Look! Up in the sky. Is it a bird? Is it a plane? No, it's just another marijuana stock ascending to the heavens.

In a mere 19 days (on Oct. 17, 2018), Canada will open the curtains on recreational marijuana sales in licensed dispensaries, becoming the first industrialized country in the world to do so. The approximately $5 billion in added annual sales that Wall Street expects this legalization to bring in for the Canadian pot industry is a big reason why marijuana stocks have been virtually unstoppable. Since the beginning of 2016, a number of top-performing cannabis stocks are up well in excess of 1,500%!

Two rows of trimmed cannabis buds partially covering up hundred dollar bills.

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Pot stocks have investors seeing green

In many ways, marijuana stocks have done everything expected of them by investors, thus far. To begin with, they've been expanding their production capacity at a breakneck pace. For example, Aurora Cannabis (NASDAQOTH:ACBFF) began the year with the expectation that it would generate a little over 100,000 kilograms annually once at full capacity. Now that estimate might be as high as 700,000 kilograms per year, once all of its operations are fully completed. With demand expected to be strong right out of the gate, growers with a substantial amount of production capacity should succeed.

Investors have also witnessed a push into product differentiation and branding. Although there's little precedence to recreational pot legalization, Colorado, Washington, Oregon, and even California to some extent have shown a precipitous decline in the price per gram of dried cannabis post-legalization. This is because most growers overproduce in an effort to take advantage of high per-gram prices in the early going, as well as drive smaller players that may not be able to sustain lower margins out of business.

As a result, major players like Aphria (NASDAQOTH:APHQF) have turned to alternative cannabis products, such as cannabis oils and extracts, which are less prone to commoditization and have significantly higher margins than dried cannabis. In June, Aphria announced its intent to construct an extraction center that'll yield approximately 25,000 kilograms of cannabis-equivalent concentrates per year, when completed. Keep in mind that while cannabis oils will be legal come Oct. 17, concentrates, vapes, edibles, and infused beverages will not be. These other alternative forms of consumption are widely expected to become legal following a discussion and legalization by Canada's Parliament next year.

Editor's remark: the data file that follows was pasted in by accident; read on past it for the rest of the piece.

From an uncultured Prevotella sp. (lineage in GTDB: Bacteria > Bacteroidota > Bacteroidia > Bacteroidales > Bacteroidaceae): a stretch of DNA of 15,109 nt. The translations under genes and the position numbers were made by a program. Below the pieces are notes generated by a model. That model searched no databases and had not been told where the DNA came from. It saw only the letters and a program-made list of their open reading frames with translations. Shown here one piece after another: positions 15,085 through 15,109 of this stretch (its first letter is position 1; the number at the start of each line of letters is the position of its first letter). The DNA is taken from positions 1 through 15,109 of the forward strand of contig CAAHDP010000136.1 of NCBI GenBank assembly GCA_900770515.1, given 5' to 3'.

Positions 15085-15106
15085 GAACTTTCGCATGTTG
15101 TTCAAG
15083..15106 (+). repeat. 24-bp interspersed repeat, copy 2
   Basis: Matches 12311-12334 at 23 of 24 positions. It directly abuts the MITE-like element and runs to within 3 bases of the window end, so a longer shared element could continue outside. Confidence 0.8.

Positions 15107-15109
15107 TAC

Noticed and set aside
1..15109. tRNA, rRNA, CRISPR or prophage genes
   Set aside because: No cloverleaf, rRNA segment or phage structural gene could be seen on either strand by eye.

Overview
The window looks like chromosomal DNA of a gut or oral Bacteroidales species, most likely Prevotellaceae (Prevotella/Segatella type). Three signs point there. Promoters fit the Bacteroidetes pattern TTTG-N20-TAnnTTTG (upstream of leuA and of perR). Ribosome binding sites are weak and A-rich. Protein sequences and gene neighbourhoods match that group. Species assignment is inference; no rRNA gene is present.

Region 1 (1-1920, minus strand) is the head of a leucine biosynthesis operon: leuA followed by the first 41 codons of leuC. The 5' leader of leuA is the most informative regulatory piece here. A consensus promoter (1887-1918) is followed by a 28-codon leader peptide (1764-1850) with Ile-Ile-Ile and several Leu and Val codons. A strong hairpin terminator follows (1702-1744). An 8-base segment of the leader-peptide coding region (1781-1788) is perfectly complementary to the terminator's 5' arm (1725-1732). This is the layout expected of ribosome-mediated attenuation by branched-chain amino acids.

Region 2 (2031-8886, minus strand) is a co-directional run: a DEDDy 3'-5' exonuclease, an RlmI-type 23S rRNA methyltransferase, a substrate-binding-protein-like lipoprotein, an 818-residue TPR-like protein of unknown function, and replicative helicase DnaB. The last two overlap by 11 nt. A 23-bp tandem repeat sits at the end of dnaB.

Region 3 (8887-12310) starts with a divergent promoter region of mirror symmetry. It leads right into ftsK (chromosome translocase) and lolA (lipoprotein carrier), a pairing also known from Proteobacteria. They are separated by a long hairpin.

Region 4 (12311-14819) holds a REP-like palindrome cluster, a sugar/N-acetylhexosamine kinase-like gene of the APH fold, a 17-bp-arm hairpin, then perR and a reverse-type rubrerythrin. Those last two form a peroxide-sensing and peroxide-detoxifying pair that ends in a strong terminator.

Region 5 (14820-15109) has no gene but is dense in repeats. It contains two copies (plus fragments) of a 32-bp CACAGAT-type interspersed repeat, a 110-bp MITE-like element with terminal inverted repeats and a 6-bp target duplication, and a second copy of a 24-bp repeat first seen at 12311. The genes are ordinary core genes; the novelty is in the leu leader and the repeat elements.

Two businessmen in suits shaking hands, as if in agreement.

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The one thing marijuana stocks have done poorly

However, as investors, we also understand that no stock or industry is perfect. While the marijuana industry may look practically flawless since 2016 began, the one thing it's been particularly bad at is acquisitions.

You might be scratching your head a bit, because most pundits would agree that consolidation is sorely needed in this space. And trust me, I agree wholeheartedly with this assessment. What I don't agree with are the premiums that acquiring companies have been willing to pay to boost their production capacity or grow their international infrastructure -- and the two biggest offenders might just be Aurora Cannabis and Aphria.

Aurora Cannabis has made two substantial acquisitions this year, and is in the process of working on a third, with its recently announced $221 million purchase of ICC Labs. Of course, this is a drop in the bucket compared with the $852 million it paid for CanniMed Therapeutics and $2.5 billion for Ontario-based MedReleaf. Both buyouts came with significant premiums attached, especially for CanniMed, which fetched nearly triple what it'd been valued at when the courting began in November 2017. 

When Aurora made its first unsolicited bid for CanniMed, it was expected to generate only 30,000 kilograms a year in added dried cannabis, along with 720,000 liters of cannabis oils. That's not a lot of production given the $852 million that Aurora forked over for the Saskatchewan-based grower.

An accountant chewing a pencil while closely examining figures printed off by his calculator.

Image source: Getty Images.

Meanwhile, it handed over $2.5 billion in an all-share deal for MedReleaf in order to acquire 140,000 kilograms of annual production. Mind you, Aurora already owns Larssen, which is a greenhouse consulting and construction company that helps it internalize its organic project expenses. Aurora could just have easily purchased land, built a 1.2-million-square-foot facility to generate roughly the same amount of yield it's acquiring from MedReleaf, and probably had well over $2 billion left over. Are MedReleaf's high-quality brands really worth more than $2 billion? I highly doubt it.

As for Aphria, it went all in with an approximate purchase price of $425 million for Nuuvera earlier this year. The thing is, Nuuvera didn't really add anything to Aphria's production capacity. Instead, Aphria gobbled up Nuuvera for a nosebleed premium in order to gain hold of its international infrastructure in more than a half-dozen countries worldwide. Sure, Aphria has around a dozen countries where it can potentially ship its medical cannabis, but $425 million for access to new markets is a real head-scratcher.

Pot stocks may be booming, but management teams have done a very poor job of assessing acquisition value, thus far.

Sean Williams has no position in any of the stocks mentioned. The Motley Fool has no position in any of the stocks mentioned. The Motley Fool has a disclosure policy.